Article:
You're familiar with puffballs, right? They're the little round mushrooms we often see in fields and forests that reproduce by releasing spores through a topside exit hole. Poke a fresh puffball, and you'll see black smoke shoot out in a jet.
Strangely enough, astronomers think they can get an asteroid to do the same thing, though not by poking it. Instead, they envision parking an unmanned probe in orbit around an offending rock, then aiming a laser at the object's surface. As the laser heats up the rocky substrate, steam and other gases will erupt in fast-moving jets. According to Newton's laws of motion, each burst of gas applies a tiny force in the opposite direction. Heat the asteroid long enough, and you'll have it hissing like a teakettle and moving, centimeter by centimeter, off its original course.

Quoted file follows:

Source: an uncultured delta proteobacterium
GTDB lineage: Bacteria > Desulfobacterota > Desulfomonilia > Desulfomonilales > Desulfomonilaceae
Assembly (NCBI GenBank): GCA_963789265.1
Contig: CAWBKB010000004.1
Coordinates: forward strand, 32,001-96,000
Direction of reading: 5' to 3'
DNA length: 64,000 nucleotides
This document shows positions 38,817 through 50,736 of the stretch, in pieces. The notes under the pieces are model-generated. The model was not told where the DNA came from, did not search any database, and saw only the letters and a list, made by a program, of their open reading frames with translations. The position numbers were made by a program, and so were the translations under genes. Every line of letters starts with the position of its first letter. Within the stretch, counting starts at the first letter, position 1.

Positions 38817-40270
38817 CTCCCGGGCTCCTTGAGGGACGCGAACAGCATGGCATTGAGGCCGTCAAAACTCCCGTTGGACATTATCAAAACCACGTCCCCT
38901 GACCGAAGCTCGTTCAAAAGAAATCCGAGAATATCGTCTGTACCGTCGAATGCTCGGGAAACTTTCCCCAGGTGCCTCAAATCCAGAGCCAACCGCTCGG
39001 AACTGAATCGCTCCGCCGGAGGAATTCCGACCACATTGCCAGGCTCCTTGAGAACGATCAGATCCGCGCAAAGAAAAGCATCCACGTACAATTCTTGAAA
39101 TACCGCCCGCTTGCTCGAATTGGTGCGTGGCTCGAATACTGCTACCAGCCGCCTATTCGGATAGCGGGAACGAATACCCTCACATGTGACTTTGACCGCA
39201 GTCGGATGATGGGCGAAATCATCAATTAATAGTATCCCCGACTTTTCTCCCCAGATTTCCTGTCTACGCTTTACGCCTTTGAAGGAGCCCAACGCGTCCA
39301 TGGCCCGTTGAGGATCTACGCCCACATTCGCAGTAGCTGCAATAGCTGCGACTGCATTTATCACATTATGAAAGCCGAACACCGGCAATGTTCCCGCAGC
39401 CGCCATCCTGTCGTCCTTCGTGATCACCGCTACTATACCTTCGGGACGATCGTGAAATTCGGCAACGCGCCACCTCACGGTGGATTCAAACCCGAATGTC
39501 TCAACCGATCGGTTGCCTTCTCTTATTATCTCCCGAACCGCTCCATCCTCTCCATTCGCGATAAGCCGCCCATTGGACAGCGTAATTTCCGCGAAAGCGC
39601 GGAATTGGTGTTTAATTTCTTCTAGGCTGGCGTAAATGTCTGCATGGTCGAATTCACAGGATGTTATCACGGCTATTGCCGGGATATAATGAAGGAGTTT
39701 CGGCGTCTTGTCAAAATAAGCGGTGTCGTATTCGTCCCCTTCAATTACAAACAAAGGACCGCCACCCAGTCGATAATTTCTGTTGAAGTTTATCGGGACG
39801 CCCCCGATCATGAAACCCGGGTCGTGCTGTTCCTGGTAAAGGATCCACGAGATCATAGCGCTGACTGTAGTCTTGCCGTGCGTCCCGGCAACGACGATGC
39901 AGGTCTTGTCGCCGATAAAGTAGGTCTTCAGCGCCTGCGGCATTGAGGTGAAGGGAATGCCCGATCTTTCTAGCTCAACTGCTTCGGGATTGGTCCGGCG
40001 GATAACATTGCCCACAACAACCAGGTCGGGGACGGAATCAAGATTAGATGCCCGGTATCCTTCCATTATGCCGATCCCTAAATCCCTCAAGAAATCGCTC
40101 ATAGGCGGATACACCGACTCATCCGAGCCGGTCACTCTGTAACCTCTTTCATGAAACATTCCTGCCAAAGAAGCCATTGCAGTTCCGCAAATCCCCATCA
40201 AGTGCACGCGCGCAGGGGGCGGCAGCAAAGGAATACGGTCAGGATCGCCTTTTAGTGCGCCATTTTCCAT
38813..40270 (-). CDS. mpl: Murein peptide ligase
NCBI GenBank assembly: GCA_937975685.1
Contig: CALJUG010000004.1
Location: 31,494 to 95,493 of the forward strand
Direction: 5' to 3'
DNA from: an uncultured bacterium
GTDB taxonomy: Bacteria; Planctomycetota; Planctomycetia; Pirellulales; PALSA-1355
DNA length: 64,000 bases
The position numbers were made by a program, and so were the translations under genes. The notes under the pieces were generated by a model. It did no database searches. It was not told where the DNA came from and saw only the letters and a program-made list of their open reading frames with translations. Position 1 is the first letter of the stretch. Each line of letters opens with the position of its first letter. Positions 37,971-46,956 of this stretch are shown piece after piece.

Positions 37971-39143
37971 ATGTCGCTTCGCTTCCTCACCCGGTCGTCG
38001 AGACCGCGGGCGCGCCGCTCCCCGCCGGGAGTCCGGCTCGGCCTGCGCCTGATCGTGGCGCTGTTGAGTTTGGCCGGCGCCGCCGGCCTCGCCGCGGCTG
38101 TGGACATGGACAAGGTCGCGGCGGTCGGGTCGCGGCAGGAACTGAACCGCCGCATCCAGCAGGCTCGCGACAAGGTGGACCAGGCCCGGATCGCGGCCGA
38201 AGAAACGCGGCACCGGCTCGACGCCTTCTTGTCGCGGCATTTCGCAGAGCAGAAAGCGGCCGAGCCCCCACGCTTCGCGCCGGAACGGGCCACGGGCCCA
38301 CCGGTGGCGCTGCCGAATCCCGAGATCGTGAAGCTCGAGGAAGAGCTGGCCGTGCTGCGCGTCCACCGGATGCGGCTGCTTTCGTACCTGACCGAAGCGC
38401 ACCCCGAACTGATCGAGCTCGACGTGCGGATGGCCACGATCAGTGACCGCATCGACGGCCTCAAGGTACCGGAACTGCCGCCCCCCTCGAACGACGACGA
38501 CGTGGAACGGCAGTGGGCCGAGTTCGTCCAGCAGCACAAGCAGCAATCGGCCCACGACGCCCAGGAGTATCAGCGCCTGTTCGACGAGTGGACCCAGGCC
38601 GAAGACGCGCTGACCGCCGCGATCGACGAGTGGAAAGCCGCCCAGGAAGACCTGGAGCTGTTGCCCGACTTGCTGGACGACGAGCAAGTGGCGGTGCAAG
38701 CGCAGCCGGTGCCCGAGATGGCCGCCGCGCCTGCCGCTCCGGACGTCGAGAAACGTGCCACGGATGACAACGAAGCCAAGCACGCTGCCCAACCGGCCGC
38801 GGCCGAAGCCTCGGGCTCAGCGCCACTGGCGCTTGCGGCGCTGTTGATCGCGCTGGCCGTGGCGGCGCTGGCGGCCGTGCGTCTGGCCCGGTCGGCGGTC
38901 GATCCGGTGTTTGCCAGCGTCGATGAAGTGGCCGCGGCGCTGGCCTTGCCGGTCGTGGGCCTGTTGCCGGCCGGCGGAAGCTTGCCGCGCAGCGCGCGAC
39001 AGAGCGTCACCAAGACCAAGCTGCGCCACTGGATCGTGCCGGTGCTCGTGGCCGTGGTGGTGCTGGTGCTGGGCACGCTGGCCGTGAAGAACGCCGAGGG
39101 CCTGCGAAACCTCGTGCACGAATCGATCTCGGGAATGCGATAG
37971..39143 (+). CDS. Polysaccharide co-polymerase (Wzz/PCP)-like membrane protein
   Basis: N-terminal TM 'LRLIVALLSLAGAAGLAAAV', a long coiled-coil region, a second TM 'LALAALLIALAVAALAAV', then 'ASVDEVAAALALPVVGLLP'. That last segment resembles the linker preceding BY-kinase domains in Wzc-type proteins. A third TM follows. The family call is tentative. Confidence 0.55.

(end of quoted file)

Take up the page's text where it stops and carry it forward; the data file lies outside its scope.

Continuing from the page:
Some see the laser as the limiting factor in this scenario. What if it can't draw enough power to sustain long-term heating? You could arm the probe with an array of mirrors. Once you get the spacecraft in orbit around the asteroid, you simply unfurl the mirrors and orient them so that they direct a beam of concentrated sunlight toward the object's surface. This provides the necessary heating without the need for a high-powered laser.
Then again, why not use the orbiting spacecraft without all of the tricks and gimmicks? Doesn't it have mass and, as a result, gravity? And doesn't gravity pull on nearby objects? Why, yes, Sir Isaac, it does.